In the end, the concerned letters and worried testimonies were all for naught. On Tuesday, President Trump issued his final decision on solar panel tariffs. Despite pleas from industry groups, the administration decided to impose 30 percent tariffs on imported crystalline silicon photovoltaic cells and panels in order to protect domestic manufacturers. According to the administration, the tariffs will remain in place for four years, with the rates gradually reducing over time. Although the decision was not what the solar industry had hoped for, the tariffs are unlikely to do more than slow the growth of solar energy, which has accelerated in the past few years.
The administration defended the tariffs, saying that they would help domestic manufacturers.
“The ITC found that U.S. producers had been seriously injured by imports and made several recommendations to the president,” said U.S. Trade Representative Robert Lighthizer.
“The president’s action makes clear again that the Trump administration will always defend American workers, farmers, ranchers, and businesses in this regard,” he continued.
However, other observers are worried that increased prices will hurt installations more than they will help manufacturers.
“There’s no doubt this decision will hurt U.S. manufacturing, not help it,” said Bill Vietas, president of RBI Solar. “The U.S. solar manufacturing sector has been growing as our industry has surged over the past five years. Government tariffs will increase the cost of solar and depress demand, which will reduce the orders we’re getting and cost manufacturing workers their jobs.”
According to GTM Research, a market research and advisory firm specializing in green energy, a 30 percent tariff works out to between $0.10 and $0.15 per watt. While enough to halt installations that were already on the cusp of economic feasibility, it is not large enough to stop most planned installations. GTM estimated that the tariff will reduce utility-scale solar installations by 9 percent.
The tariffs are noticeably lower than those proposed by Suniva and Solar World, the two companies who brought the initial trade suit to the ITC. The companies had proposed rates roughly twice as high as the administration decided to implement.
As a result, the Solar Energy Industries Association (SEIA) predicts that job losses will be lower than their initial estimates. The SEIA has argued that tariffs could lead to some 88,000 lost jobs across the industry. After the announcement, it revised its estimate down, predicting 23,000 lost jobs for this year.
This reflects the reality that most employment in America’s solar industry is found in solar installation, rather than manufacturing. Roughly 38,000 out of a total of 280,000 solar energy jobs are in solar panel manufacturing.
In addition, the industry is planning approaches to mitigate the impact of the new tariffs. These include both petitioning the ITC to review the tariff decision at its next meeting, and also to advocate for policies at the state and local level that will benefit the industry.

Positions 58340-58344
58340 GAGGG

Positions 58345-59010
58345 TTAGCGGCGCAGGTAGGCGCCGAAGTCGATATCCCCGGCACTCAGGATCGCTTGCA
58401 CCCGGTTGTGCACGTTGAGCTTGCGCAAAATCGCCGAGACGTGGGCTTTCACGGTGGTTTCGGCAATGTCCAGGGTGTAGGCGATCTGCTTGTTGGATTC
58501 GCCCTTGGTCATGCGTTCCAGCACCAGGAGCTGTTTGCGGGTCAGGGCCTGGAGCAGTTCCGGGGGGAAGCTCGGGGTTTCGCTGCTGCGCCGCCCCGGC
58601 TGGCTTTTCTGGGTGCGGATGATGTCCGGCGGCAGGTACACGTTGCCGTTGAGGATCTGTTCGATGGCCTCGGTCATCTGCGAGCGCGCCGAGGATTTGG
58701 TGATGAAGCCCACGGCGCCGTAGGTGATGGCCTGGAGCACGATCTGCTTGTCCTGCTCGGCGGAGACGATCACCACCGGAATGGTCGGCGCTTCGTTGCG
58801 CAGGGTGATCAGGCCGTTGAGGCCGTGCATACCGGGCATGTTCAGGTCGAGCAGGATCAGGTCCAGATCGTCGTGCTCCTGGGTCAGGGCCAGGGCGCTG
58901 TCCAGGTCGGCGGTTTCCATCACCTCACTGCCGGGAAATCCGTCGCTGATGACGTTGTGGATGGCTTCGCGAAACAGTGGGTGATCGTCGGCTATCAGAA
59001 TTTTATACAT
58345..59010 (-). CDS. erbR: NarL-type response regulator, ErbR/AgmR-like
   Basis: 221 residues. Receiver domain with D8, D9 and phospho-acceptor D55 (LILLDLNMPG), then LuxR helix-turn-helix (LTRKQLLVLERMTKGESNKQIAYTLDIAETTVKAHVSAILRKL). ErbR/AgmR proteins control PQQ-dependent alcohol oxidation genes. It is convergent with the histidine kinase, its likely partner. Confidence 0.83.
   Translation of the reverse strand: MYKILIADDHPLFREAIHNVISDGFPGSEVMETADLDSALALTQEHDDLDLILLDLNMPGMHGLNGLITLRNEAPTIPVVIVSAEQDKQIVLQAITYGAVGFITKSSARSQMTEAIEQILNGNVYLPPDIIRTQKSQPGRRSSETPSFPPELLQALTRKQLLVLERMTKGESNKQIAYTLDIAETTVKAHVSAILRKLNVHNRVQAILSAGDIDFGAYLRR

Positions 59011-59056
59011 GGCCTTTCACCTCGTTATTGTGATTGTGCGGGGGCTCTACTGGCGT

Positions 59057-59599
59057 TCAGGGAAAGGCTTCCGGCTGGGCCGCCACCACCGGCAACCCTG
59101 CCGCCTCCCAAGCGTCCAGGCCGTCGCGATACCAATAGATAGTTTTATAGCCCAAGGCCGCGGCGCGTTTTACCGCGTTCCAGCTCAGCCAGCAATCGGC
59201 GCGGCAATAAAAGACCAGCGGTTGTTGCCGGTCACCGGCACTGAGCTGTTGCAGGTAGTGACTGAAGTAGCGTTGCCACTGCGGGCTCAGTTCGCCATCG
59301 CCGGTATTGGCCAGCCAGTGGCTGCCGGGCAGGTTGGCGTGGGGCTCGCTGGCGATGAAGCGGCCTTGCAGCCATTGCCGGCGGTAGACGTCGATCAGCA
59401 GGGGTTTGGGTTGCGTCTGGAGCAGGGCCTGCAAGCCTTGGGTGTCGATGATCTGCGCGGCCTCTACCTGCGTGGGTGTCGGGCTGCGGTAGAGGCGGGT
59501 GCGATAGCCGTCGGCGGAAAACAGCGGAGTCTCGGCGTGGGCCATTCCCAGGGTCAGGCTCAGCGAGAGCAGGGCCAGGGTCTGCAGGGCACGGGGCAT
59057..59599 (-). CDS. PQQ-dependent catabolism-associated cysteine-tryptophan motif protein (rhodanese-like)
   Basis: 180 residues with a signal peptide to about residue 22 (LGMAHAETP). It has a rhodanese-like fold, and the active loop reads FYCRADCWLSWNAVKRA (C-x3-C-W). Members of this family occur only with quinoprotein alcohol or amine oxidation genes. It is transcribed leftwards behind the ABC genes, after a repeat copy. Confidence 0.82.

“By statute, the next opportunity to review this decision will be when the International Trade Commission holds its mid-term review,” said Abigail Ross. “However, in the meantime, SEIA plans to continue to educate this administration and the general public on the unnecessary damage – and American job loss – this tax on solar has caused.”
Even so, the industry fears that the tariff may be enough to dissuade utilities from installing large-scale solar projects in the next few years. Last fall, McCarthy Building Cos. suspended a planned $100 million, 100 MW solar project in Texas, citing uncertainty over Trump’s tariff decision. Two other utility companies, NextEra and Duke Energy also spoke out against the trade case.
At the utility level, solar faces its stiffest competition from natural gas, which has remained consistently cheap for the past several years. Industry figures predict that the new tariffs will have a particularly strong negative effect in the first years as solar suddenly jumps in price against these other fuels.
For the present moment, the tariff announcement increases uncertainty in the green energy market. Section 201 tariffs, like those announced by Trump this week, are frequently challenged at the World Trade Organization. Historically, a strong majority of tariffs that face international challenges did not remain in place for a full four years. In addition, countries like China and India could levy retaliatory tariffs against products from states whose representatives supported tariffs in Congress, providing additional incentive to drop the tariffs.
American energy markets have been volatile and price sensitive since the start of the fracking boom. This has pushed green energy to increasingly look to new technologies to lower prices. In the past few years, solar power has grown in leaps and bounds. Tariffs aren’t enough to fully stop installations. Still, they will likely throw some shade.